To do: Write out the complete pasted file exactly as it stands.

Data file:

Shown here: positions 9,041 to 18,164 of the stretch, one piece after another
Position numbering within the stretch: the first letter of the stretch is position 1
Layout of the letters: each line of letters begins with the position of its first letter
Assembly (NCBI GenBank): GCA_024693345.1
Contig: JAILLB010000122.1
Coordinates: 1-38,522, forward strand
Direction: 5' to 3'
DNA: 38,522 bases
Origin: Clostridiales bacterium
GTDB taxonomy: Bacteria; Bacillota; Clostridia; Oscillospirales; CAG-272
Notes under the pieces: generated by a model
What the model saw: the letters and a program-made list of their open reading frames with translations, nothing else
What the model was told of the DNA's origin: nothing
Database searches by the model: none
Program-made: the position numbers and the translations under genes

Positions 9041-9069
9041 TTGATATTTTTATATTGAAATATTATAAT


Shown here: positions 9,041 to 18,164 of the stretch, one piece after another
Position numbering within the stretch: the first letter of the stretch is position 1
Layout of the letters: each line of letters begins with the position of its first letter
Assembly (NCBI GenBank): GCA_024693345.1
Contig: JAILLB010000122.1
Coordinates: 1-38,522, forward strand
Direction: 5' to 3'
DNA: 38,522 bases
Origin: Clostridiales bacterium
GTDB taxonomy: Bacteria; Bacillota; Clostridia; Oscillospirales; CAG-272
Notes under the pieces: generated by a model
What the model saw: the letters and a program-made list of their open reading frames with translations, nothing else
What the model was told of the DNA's origin: nothing
Database searches by the model: none
Program-made: the position numbers and the translations under genes

Positions 9041-9069
9041 TTGATATTTTTATATTGAAATATTATAAT